Format

Send to

Choose Destination
See comment in PubMed Commons below
PLoS One. 2013 Dec 9;8(12):e82566. doi: 10.1371/journal.pone.0082566. eCollection 2013.

Is fluid overload more important than diabetes in renal progression in late chronic kidney disease?

Author information

  • 1Division of Nephrology, Kaohsiung Medical University Hospital, Kaohsiung, Taiwan.
  • 2Division of Nephrology, Kaohsiung Medical University Hospital, Kaohsiung, Taiwan ; Faculty of Renal Care, Kaohsiung Medical University, Kaohsiung, Taiwan.
  • 3Faculty of Renal Care, Kaohsiung Medical University, Kaohsiung, Taiwan ; Department of Internal Medicine, Kaohsiung Municipal Hsiao-Kang Hospital, Kaohsiung, Taiwan.
  • 4Department of Nursing, Kaohsiung Medical University Hospital, Kaohsiung, Taiwan.

Abstract

Fluid overload is one of the major presentations in patients with late stage chronic kidney disease (CKD). Diabetes is the leading cause of renal failure, and progression of diabetic nephropathy has been associated with changes in extracellular fluid volume. The aim of the study was to assess the association of fluid overload and diabetes in commencing dialysis and rapid renal function decline (the slope of estimated glomerular filtration rate (eGFR) less than -3 ml/min per 1.73 m(2)/y) in 472 patients with stages 4-5 CKD. Fluid status was determined by bioimpedance spectroscopy method, Body Composition Monitor. The study population was further classified into four groups according to the median of relative hydration status (△HS =fluid overload/extracellular water) and the presence or absence of diabetes. The median level of relative hydration status was 7%. Among all patients, 207(43.9 %) were diabetic. 71 (15.0%) subjects had commencing dialysis, and 187 (39.6%) subjects presented rapid renal function decline during a median 17.3-month follow-up. Patients with fluid overload had a significantly increased risk for commencing dialysis and renal function decline independent of the presence or absence of diabetes. No significantly increased risk for renal progression was found between diabetes and non-diabetes in late CKD without fluid overload. In conclusion, fluid overload has a higher predictive value of an elevated risk for renal progression than diabetes in late CKD.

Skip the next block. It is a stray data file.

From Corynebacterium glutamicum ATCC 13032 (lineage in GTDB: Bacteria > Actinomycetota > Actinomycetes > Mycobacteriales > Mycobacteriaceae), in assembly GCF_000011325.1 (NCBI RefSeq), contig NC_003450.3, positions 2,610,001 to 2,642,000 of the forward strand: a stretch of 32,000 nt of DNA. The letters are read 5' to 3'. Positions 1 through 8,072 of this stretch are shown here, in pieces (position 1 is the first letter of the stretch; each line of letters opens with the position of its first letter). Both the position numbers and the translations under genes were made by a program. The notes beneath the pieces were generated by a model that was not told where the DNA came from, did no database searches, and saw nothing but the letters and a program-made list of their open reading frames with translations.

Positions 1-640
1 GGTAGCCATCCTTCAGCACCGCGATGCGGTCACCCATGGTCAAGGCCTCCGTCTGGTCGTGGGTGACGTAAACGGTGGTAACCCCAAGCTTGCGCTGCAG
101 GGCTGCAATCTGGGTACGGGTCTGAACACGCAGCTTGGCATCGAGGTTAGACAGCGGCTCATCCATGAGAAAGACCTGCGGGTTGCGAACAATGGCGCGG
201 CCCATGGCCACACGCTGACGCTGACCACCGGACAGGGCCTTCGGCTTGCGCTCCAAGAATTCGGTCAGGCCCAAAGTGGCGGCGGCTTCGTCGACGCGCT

PMID:
24349311
PMCID:
PMC3857275
DOI:
10.1371/journal.pone.0082566
[PubMed - indexed for MEDLINE]
Free PMC Article
PubMed Commons home

PubMed Commons

0 comments
How to join PubMed Commons

    Supplemental Content

    Full text links

    Icon for Public Library of Science Icon for PubMed Central
    Loading ...
    Support Center